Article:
Saudi Arabia's custodianship is further placed into question by her cavalier dismissal and irresponsible stonewalling of all calls to candidly share with the world, who are its customers no less, information on production and reserves enabling the world's economies to rationally plan their future energy determinants. Saudi Arabia is generally understood to have crude oil reserves of 264 billion barrels according to the U.S. Energy Information Administration. Yet, in an unguarded moment in December of 2004, Saudi Minister of Petroleum and Natural Resources, the same Ali al-Naimi, volunteered that this amount could readily be increased by another 200 billion barrels. There are others, especially proponents of Peak Oil theorizing, who question these figures and find them high.

That a nation at the fulcrum of the world's economic health could be so cavalier in its lack of candor, its lack of responsibility to its world wide markets, and given the critical importance of the resource to which they are custodians, it becomes an act so fundamentally self serving that it should not be tolerated.

In addition this Sovereign state is unable to adequately protect the treasure lode that has served it so well. An international task force of warships navigate in the Persian Gulf off the Saudi Coast (at a cost of over $100 million dollars a day paid for by the citizens of the coalition) riding gunshot for Saudi oil shipments and at the ready to fend off intrusion or attack. One begins to wonder, rather than being a short hop away at sea, whether the next step be taken, in the interests of the world's economic well being, to have the coalition go the extra mile securing not only the shipping lanes but to secure the oil fields themselves. These fields happen to be located in relatively sparsely populated portions of the country. That their administration, production and distribution be turned over to an international agency such as a newly reformed UN or better yet to the International Energy Agency. The agency's mandate would be to distribute this world treasure in keeping with the world's societal and economic needs and no longer by priorities delineated by OPEC and its coven.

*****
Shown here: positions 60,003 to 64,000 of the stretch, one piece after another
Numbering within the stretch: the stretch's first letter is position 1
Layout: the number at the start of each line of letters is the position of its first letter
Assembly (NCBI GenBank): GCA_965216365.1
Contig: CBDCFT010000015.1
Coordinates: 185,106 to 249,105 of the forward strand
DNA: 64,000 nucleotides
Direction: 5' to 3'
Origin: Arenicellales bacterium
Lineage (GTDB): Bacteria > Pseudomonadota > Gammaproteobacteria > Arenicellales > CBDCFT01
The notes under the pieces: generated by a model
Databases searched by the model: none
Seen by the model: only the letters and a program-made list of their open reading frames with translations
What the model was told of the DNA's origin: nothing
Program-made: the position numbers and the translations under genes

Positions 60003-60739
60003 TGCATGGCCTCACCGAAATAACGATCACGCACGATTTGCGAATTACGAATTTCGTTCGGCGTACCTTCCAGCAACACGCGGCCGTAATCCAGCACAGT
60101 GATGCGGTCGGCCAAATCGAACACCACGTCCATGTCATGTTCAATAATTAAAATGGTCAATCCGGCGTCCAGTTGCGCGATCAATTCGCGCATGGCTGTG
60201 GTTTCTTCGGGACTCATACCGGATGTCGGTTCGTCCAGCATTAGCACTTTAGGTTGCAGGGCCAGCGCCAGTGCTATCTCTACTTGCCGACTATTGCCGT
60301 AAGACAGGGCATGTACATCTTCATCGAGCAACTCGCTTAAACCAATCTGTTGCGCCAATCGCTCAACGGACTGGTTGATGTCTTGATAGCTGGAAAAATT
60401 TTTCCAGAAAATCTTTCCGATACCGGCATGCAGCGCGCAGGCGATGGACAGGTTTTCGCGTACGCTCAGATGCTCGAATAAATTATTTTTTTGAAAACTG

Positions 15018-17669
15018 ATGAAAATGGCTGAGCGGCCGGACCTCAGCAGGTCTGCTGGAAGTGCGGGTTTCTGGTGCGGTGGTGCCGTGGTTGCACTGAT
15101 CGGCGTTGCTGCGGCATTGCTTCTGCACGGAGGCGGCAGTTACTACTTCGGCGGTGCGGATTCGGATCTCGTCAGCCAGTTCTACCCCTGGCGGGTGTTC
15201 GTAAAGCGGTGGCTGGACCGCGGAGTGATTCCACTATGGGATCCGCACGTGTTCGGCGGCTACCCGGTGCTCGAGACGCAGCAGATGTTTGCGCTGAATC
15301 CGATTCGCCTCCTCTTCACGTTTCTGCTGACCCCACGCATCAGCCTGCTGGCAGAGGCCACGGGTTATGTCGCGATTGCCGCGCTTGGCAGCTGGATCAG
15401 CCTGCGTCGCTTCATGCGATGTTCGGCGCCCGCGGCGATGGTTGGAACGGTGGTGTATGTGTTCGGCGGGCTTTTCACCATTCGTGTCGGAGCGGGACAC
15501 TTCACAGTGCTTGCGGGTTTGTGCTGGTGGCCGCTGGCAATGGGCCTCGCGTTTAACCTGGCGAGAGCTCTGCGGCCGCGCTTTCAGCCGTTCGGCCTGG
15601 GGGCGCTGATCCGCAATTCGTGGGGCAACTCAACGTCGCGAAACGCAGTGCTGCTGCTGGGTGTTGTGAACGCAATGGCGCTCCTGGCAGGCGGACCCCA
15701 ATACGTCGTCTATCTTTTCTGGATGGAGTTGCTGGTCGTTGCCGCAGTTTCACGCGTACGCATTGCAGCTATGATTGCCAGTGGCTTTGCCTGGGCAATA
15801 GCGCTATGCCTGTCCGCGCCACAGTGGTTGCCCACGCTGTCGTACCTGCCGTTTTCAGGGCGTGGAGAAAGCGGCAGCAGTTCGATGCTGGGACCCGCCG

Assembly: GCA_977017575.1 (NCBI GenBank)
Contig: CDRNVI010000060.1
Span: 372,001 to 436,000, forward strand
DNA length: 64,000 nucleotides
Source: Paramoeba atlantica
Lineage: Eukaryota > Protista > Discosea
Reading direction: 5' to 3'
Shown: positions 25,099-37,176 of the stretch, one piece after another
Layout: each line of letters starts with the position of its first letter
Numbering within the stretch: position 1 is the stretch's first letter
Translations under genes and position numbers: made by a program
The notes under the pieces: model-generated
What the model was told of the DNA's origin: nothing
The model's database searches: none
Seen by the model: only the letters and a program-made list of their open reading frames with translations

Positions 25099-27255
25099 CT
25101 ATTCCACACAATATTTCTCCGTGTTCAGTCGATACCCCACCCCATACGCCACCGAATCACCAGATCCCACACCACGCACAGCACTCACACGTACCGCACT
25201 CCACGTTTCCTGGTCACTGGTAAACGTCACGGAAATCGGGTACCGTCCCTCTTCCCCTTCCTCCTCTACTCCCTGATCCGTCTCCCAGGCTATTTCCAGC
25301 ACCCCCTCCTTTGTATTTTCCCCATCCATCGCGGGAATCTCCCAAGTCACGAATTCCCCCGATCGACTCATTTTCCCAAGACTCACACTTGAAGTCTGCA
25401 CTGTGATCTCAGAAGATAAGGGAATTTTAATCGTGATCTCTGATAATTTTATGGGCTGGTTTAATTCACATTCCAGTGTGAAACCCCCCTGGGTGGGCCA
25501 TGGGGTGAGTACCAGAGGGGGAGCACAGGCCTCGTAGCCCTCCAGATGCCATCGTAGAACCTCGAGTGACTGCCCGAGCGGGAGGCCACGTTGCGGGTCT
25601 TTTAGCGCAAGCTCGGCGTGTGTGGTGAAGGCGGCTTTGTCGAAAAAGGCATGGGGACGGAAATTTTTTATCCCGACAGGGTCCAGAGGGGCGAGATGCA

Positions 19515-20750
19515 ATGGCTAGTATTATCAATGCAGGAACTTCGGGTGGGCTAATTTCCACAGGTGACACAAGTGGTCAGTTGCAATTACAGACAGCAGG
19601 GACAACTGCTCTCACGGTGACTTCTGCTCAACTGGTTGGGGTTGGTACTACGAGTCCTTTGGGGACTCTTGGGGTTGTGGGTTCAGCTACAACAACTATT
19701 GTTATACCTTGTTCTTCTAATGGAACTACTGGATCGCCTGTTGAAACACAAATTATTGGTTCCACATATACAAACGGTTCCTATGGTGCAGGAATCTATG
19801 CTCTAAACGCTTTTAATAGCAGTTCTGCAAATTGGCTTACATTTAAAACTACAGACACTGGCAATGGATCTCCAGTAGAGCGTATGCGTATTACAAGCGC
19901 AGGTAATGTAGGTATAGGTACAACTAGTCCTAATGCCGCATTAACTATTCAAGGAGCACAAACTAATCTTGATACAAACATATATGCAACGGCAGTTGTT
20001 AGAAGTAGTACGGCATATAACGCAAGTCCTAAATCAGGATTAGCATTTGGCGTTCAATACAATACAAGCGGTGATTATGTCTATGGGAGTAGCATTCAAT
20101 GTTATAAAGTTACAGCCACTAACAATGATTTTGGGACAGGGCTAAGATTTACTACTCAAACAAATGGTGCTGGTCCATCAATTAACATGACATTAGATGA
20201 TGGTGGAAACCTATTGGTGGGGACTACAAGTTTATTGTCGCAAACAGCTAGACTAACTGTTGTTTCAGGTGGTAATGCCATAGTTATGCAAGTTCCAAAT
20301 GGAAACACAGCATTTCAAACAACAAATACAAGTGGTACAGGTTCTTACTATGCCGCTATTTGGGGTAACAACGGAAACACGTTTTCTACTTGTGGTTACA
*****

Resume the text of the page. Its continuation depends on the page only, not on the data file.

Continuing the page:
Certainly Saudi Arabia's interests could readily be looked after as well, but not to the extortionist and self serving degree as at present. Sovereign Rights/Sovereign Responsibilities, where does one draw the line? Perhaps the time is past where Sovereign Rights are sacrosanct and that this issue be opened to scrutiny and public debate. We might all be the better for it, as would perhaps even the Saudis themselves.